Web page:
Previous studies in the field

Previous studies attempted to describe bias related to referral centers [36, 37]. They were criticized for some design characteristics: small study size, differences in term of geographical coverage between population-based and referral-based cohorts [36] or by the fact that they compared local prevalent cases versus the populations attending a referral center [37], which might have skewed their results [38].

Lee et al. [36] identified referred patients to be younger (57.3 vs 59.9 years), more frequently male (63% vs 52%), with a higher proportion of fALS cases (5.0% vs 2.1%), a higher proportion of upper extremity onset and a longer diagnostic delay (12.0 months vs 9.0 months). Interestingly, they also displayed different referral patterns depending on ethnicity (5% of blacks in the referral cohort as compared to 16% in the incident cohort), reflecting difficulties to access of care for some population groups. Effects of unfavorable prognostic factors were stronger in the incident cohort and characteristics of referral patients were more homogeneous. While within the first three years survival was not dramatically different between cohorts, it was 21% in referral cohort and 4% in incident cohort at five years. Sorenson ed al [37], based on Mayo clinic ALS database, found a 11-month difference in survival between local patients (median survival time 18 months) and referred patients (median survival time: 29 months, p = 0.007). The referred patients had a 5-month delay in the first appointment to the ALS clinic, more riluzole and non-noninvasive positive pressure ventilation prescription. No difference was identified in terms of age, gender or bulbar onset.

The above-mentioned differences have also been identified by the few studies that attempted to assess the efficacy of multidisciplinary care in ALS [21, 22, 39]. Comparing patients from general neurology clinics and patients underlying multidisciplinary care (MDC), Traynor et al. [21] found MDC patients to be younger by 5.5 years, more frequently self-reporting as fALS cases (12.2% vs 2.7%), and bulbar-onset patients (40.8% vs 34.1%). Chiò et al. documented a younger age for referred patients (4.2 years), but did not identify differences in terms of sex, type of onset, and diagnostic delay [23]. In both studies, referred patients, who also had a greater access to riluzole and combination of all available strategies (increased use of non-invasive ventilation, attention to nutrition and earlier referral to palliative referral services [8]), displayed longer median survival times, of respectively 7.5 months and 10.0 months. However, while the populations were different, multivariate analysis revealed an independent effect on improvement of the survival of the multidisciplinary care, a finding which was recently replicated [40, 41]. Notwithstanding, the evidence for its effectiveness is considered as unclear (“low and very low quality of evidence”) by the Cochrane group [42] who considers the benefit for survival as “conflicting”.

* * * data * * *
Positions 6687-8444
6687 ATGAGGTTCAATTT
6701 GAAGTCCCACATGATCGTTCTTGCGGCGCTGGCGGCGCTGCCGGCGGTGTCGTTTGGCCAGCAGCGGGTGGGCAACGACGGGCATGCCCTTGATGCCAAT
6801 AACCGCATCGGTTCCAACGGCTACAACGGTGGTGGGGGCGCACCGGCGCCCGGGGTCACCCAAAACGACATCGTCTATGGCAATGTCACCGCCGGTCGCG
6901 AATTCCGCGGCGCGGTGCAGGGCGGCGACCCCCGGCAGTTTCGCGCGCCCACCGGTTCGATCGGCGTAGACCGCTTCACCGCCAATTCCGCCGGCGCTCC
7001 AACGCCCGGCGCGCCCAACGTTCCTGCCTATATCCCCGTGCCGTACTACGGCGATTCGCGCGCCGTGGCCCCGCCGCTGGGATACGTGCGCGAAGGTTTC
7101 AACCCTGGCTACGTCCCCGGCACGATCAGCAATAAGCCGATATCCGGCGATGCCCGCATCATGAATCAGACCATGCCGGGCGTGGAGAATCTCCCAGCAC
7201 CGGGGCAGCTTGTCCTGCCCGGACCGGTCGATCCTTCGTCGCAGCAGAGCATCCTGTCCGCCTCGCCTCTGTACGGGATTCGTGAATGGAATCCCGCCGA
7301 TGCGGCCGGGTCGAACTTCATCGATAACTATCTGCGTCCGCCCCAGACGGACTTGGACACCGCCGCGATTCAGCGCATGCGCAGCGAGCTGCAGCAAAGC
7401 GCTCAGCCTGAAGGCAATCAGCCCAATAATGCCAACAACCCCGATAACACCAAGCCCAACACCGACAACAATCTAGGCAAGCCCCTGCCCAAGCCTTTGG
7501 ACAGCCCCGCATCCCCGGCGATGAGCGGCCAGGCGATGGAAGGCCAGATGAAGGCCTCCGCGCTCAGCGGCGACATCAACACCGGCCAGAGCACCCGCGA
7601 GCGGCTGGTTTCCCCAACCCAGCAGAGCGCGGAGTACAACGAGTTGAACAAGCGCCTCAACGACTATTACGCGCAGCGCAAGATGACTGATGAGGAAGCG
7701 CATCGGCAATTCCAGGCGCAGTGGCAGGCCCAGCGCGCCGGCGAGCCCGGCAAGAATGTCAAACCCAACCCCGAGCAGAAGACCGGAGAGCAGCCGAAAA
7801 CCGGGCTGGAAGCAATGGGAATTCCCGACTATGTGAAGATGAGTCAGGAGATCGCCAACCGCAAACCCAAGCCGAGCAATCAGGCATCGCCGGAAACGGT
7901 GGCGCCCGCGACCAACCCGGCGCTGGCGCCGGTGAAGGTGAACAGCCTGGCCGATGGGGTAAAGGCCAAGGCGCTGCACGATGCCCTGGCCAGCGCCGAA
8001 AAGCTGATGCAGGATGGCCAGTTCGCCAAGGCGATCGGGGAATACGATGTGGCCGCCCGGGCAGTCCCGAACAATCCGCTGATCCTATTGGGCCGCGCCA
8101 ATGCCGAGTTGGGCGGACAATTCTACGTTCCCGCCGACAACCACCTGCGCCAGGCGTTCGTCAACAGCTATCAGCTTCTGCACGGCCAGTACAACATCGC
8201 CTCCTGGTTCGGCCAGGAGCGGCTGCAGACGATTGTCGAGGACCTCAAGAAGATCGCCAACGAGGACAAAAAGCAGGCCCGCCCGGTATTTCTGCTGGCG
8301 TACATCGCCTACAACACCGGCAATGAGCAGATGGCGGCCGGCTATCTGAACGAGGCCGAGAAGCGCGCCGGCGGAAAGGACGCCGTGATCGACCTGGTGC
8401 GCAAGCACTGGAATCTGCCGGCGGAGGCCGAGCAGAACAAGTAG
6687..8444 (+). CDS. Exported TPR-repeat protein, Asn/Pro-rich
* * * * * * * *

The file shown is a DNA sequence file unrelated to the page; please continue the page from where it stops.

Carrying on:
Consequences for ALS research